NU will not reinstate Credit/No Credit Policy despite omicron surge


Illustration by Olivia Abeyta

NU will not reinstate the Credit/No Credit Policy this Winter Quarter.

Kim Jao, Reporter

Northwestern does not plan to offer the Credit/No Credit policy for Winter Quarter, despite an increase in COVID-19 cases from the fall and demands for the policy’s reinstatement from some students. 

The University did not offer the Credit/No Credit option during Fall Quarter — a decision that was met with backlash. University spokesperson Jon Yates said NU’s decision to continue withholding the policy is because of its increased COVID-19 response preparedness.

The University originally implemented the Credit/No Credit policy, which allows students to assign some of their classes to Credit/No Credit grading, in spring 2020, intended to reduce academic stress during a period of readjustment.  

“We know that students still face challenges associated with the pandemic, and Northwestern is addressing those in several ways specifically to support learning,” Yates said in an email to The Daily. 

According to Yates, these adjustments include increasing the number of peer study groups, adding academic programming to Wildcat Welcome and establishing a system to evaluate student feedback and offer student support. 

He added that the University continues to monitor the academic progress of students to determine if they need to adjust their support. The University also extended the drop tuition refund deadline by two weeks this quarter to allow students to begin classes before being financially responsible. Yates said the beginning of the pandemic brought new challenges for students.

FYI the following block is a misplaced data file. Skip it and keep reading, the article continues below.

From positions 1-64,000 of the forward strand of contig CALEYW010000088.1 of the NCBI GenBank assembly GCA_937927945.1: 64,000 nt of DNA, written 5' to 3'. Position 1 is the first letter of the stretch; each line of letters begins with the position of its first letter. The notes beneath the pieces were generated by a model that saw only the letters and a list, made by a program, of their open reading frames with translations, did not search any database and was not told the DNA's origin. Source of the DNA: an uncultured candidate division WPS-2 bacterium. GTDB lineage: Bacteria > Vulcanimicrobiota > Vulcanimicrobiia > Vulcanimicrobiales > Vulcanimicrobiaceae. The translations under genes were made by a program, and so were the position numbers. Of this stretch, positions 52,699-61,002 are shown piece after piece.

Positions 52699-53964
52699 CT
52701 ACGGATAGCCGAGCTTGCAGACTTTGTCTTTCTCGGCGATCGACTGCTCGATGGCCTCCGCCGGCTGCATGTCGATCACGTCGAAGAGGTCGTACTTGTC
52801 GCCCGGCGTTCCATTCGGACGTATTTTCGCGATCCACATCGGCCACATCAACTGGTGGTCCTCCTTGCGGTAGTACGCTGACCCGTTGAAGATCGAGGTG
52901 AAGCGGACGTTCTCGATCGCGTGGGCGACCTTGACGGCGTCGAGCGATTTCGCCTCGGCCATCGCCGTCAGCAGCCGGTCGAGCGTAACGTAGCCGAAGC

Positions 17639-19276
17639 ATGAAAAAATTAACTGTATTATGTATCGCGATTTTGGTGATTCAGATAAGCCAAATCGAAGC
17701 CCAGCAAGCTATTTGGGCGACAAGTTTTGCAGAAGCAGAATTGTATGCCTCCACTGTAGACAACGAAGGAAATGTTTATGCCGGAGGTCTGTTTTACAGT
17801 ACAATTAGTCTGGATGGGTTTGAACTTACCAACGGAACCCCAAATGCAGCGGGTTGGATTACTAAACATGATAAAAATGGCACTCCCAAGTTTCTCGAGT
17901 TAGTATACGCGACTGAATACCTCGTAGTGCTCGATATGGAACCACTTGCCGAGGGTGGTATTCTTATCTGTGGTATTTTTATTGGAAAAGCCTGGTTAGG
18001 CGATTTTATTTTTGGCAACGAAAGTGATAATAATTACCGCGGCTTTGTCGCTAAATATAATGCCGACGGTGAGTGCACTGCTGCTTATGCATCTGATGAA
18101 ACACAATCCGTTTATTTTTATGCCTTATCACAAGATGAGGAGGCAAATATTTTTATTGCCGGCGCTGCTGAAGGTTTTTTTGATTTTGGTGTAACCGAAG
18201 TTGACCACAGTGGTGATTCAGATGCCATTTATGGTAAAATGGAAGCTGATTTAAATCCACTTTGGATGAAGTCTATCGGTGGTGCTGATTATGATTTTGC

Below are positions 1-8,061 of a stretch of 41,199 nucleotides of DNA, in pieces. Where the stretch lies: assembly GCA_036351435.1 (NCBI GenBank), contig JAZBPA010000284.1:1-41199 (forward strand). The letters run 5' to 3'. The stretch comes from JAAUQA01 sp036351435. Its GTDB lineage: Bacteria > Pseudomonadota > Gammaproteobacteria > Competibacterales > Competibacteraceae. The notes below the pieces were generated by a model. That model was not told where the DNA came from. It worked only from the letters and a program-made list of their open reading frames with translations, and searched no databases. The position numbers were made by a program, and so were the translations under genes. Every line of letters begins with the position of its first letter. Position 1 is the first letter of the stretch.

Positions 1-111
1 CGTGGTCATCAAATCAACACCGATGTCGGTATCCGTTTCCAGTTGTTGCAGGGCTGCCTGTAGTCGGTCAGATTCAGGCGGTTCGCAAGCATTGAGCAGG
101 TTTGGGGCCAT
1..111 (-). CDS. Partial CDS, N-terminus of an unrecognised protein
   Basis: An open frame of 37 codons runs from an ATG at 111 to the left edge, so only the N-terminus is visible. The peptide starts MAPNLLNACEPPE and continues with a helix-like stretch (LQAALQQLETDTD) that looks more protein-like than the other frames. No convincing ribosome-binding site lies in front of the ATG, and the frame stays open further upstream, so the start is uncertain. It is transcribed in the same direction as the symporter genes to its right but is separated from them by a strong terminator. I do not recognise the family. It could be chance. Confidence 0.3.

“These challenges included adjusting to the physical spaces in which they were learning, dealing with unreliable internet connectivity, varying degrees of access to basic necessities like security and food and adapting to new teaching and learning technologies,” Yates said in the email.

SESP sophomore Max Byrne, a representative of Reform CAPS at Northwestern, said the Credit/No Credit policy is a measure needed at a time when other resources are lacking. They added the pandemic brought a multitude of other difficulties, beyond testing positive for COVID-19, that can hinder a student’s ability to perform well in class. 

“With cases surging in winter, you can’t really hang out outside — there’s a lot less safe options to socialize,” Byrne said. “There’s less mental health support services, which is really critical right now.” 

McCormick junior and Reform CAPS representative Sahibzada Mayed said the lack of a Credit/No Credit policy is only one example of the University’s need for more academic flexibility. 

Mayed said the University can help by encouraging students to build relationships with their professors. For freshmen, especially in large classes, reaching out to instructors regarding extenuating circumstances can be a difficult process, he said.

“There needs to be a shift in how we’re focusing on academics right now and how instructors and students are dealing with flexibility,” Mayed said. 

Byrne also said some class attendance policies remain strict despite the ongoing pandemic and that in-person classes are inaccessible to students in quarantine, especially for lectures that are not recorded.

Reform CAPS has gauged student feedback this winter on Instagram. Mayed and Byrne said these interactions have highlighted the importance of wellbeing amongst students.

“Prioritizing mental health and just self care right now is a lot more important than academics,” Mayed said. “It’s okay to have more realistic boundaries given the current situation, and just giving yourself some grace to what academic standards look like for you.”

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